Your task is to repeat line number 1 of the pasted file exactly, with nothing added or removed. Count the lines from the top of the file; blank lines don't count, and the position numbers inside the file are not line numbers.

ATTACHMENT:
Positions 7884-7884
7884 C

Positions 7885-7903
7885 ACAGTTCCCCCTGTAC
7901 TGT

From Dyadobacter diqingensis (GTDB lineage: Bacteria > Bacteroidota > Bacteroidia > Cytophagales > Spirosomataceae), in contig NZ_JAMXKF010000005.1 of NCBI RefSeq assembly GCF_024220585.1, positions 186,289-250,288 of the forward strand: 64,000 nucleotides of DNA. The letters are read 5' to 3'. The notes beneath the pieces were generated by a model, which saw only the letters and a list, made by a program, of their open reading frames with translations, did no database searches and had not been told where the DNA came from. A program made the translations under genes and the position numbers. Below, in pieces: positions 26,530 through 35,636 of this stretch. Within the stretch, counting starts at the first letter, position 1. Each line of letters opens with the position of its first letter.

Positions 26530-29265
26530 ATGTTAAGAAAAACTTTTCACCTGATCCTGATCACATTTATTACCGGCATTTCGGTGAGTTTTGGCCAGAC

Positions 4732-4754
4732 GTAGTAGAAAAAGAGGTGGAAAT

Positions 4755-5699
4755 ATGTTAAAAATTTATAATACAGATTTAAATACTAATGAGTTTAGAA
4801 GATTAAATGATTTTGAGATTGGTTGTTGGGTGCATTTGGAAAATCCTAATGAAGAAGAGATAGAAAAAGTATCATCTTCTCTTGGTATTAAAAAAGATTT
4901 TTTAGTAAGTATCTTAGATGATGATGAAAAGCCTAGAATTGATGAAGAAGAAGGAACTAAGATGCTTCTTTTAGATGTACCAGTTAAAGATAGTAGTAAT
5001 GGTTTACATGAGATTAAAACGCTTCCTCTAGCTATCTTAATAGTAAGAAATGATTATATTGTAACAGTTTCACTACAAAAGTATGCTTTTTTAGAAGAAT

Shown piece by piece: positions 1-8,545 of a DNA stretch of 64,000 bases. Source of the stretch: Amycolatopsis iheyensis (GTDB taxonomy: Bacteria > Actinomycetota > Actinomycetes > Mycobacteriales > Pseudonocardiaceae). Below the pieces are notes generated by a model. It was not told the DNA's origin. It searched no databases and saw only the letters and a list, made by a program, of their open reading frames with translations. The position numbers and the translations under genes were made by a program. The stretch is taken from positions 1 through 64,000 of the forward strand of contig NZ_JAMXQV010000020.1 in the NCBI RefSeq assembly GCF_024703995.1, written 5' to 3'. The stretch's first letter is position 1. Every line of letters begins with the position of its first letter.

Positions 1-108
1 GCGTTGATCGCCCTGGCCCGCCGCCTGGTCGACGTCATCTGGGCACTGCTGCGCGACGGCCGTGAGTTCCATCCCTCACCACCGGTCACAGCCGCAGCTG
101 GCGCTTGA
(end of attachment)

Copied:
Positions 7884-7884